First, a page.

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Date: 1/13/99

Publication: The Nation

Section: Headlines

Intelligence chiefs face wat queries

THE country's top intelligence and security officials have been summoned by the House religious committee to give information regarding the controversial Dhammakaya Temple on Wednesday, informed sources in the panel said.

Among those invited are the heads of Special Branch Police, the National Security Council and the National Intelligence Agency. Others include Deputy Education Minister Arkom Engchuan and the Pathum Thani police chief.

A source in the committee said special branch police were expected to provide information concerning abbot Dhammachayo's alleged attempt several years ago to seek a higher ecclesiastic rank and his reaction when he was rejected. The source claimed the information could be another bombshell.

The monk suffered new setbacks on Tuesday when academics from the Religious Department concluded that the temple's teachings had deviated from those of Lord Buddha on four key issues.

The first issue concerns the meaning of nirvana, which the temple says is something that ''exists''. According to followers and detractors, the temple teaches that anyone who has accumulated enough merit cab meet Lord Buddha in heaven.

''In fact, nirvana is the state of nothingness, a complete detachment from 'self','' a department source said.

The second issue concerns the concept of merit or goodness. The academics noted that the temple had taught religion by claiming miracles and encouraging the public to donate as much as they can.

The third contradiction is the temple's claims that its amulets could be magical for those who have them. The fourth question concerns Buddha statues created by the temple out of ''images'' seen by senior Dhammakaya monks during meditation.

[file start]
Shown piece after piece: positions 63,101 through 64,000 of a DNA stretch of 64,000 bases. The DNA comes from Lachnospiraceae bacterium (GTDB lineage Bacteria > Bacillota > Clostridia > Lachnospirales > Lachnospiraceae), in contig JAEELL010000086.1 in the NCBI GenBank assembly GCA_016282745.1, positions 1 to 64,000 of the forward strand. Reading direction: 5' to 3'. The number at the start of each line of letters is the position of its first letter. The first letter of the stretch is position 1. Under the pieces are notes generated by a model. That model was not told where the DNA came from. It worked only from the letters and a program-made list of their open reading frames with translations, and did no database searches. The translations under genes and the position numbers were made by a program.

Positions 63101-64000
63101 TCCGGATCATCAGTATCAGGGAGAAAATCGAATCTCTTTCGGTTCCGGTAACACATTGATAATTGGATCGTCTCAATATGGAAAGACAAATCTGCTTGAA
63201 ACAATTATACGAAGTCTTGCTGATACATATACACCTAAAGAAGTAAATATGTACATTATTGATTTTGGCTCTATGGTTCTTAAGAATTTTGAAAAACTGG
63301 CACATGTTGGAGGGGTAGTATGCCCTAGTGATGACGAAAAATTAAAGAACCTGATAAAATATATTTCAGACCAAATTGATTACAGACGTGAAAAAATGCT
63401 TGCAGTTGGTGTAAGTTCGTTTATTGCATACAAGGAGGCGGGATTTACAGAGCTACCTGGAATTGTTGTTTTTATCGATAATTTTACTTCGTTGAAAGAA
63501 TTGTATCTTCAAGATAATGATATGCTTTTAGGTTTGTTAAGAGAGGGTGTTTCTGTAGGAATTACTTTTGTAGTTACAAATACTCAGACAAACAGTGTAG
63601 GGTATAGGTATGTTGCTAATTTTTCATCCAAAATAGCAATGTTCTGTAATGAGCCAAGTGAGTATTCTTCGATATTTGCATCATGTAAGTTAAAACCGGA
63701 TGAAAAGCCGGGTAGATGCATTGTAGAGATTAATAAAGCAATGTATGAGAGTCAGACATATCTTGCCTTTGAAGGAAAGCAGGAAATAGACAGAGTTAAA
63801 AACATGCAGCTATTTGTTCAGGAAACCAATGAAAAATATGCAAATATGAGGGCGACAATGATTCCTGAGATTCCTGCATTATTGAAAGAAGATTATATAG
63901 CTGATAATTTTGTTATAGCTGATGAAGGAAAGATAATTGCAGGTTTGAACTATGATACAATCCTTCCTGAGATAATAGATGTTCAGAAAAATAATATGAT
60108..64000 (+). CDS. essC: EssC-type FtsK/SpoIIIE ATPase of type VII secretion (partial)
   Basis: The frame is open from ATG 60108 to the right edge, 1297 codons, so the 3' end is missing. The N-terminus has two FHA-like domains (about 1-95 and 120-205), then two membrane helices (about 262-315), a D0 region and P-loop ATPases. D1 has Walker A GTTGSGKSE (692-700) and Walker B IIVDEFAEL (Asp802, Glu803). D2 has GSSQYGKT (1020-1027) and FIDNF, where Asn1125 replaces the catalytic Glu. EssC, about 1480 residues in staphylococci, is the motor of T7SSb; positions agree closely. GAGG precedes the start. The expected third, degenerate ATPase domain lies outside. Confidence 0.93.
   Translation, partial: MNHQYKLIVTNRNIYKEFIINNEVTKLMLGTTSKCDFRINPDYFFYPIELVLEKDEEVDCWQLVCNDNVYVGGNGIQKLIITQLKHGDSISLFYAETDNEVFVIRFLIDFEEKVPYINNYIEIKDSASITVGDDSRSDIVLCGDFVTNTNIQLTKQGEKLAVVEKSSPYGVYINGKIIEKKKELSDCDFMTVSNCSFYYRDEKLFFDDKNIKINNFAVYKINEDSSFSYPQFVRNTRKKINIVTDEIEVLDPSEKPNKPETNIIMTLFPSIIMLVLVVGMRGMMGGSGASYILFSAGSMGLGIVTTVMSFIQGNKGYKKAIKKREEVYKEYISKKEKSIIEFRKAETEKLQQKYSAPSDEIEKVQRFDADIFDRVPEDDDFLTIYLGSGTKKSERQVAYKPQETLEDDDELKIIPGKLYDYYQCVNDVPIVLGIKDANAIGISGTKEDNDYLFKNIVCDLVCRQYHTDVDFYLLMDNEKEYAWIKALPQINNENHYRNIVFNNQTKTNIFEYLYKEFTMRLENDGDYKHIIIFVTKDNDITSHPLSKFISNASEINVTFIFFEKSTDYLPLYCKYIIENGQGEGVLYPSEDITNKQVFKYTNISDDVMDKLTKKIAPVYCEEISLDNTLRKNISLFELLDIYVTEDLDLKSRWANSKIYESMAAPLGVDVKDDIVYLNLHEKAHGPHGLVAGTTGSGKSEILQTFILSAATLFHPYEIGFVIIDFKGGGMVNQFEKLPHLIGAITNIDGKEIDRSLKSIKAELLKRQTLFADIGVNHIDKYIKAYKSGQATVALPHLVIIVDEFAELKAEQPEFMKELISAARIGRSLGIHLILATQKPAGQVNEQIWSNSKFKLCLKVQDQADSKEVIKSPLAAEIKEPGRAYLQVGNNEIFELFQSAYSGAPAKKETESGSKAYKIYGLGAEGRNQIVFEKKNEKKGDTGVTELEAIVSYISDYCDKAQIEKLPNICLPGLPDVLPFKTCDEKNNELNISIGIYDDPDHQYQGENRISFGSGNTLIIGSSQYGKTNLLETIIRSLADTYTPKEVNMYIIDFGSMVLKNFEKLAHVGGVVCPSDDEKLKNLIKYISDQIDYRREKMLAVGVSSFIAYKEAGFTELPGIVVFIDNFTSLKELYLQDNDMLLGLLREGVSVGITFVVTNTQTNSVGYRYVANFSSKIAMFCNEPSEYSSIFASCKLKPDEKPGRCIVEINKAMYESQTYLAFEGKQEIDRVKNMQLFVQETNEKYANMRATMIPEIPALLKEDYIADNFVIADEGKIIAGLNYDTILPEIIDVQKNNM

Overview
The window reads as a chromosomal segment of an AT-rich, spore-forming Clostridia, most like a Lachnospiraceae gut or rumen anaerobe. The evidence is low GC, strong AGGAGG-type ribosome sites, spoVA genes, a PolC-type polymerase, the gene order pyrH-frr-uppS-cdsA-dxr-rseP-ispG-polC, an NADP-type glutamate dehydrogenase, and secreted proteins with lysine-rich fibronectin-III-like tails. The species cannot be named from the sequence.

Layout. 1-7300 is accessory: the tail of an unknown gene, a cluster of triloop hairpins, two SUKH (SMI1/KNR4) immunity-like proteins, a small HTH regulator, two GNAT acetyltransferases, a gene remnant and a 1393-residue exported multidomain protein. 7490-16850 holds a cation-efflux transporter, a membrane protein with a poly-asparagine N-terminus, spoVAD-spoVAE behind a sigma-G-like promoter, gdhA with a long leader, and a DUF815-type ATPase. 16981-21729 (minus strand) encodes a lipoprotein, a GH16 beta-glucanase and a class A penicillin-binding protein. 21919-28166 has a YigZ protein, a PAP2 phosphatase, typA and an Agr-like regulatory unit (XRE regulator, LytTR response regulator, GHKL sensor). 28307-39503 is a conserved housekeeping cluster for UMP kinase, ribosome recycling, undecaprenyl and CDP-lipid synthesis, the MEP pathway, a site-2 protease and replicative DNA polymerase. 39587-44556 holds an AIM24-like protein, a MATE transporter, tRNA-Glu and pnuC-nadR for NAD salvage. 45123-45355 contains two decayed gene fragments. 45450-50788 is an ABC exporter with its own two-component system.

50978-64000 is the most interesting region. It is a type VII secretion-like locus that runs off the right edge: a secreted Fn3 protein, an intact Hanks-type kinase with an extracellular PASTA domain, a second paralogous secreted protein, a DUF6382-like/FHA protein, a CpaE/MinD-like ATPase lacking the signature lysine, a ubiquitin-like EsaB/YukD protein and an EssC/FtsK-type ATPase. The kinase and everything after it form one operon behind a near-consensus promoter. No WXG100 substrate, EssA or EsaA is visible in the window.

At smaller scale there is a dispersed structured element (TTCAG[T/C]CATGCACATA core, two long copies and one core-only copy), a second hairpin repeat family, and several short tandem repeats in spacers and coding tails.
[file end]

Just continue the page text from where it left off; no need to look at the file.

The academics' conclusion will be submitted to Phra Phrommolee, the head of Region 1 monks, who will lead the investigation.

The Education Ministry has also frowned upon the temple for its possession of land. Several plots officially belong to Dhammachayo but the temple has insisted that they were donated to him.

Ministry sources said owning too much property violates Buddhist precepts which revolve around modesty and detachment from worldly possessions.

Wednesday's enquiry session of the House committee will see a rare gathering of top security and intelligence officials. Committee sources said the panel was taking the controversy more seriously than the Yantra scandal which rocked the country's Buddhist community a few years ago.

''The Yantra case was about a monk and a couple of women. The Dhammakaya issue concerns a highly-revered temple accused of serious violations of Buddhist principles,'' a panel source said.

Phra Adisak Wiriyasokko, a former Dhammakaya disciple who has been banished as a detractor, said on Tuesday he was ready to testify and support the Special Branch Police information on Dhammachayo's attempts to seek a promotion several years back.

Adisak claimed he had witnessed the abbot's angry reaction on knowing that he was not given the rank he wanted.

BY PRAPASRI OSATHANOND AND PONGSAK BAI-NGERN

The Nation

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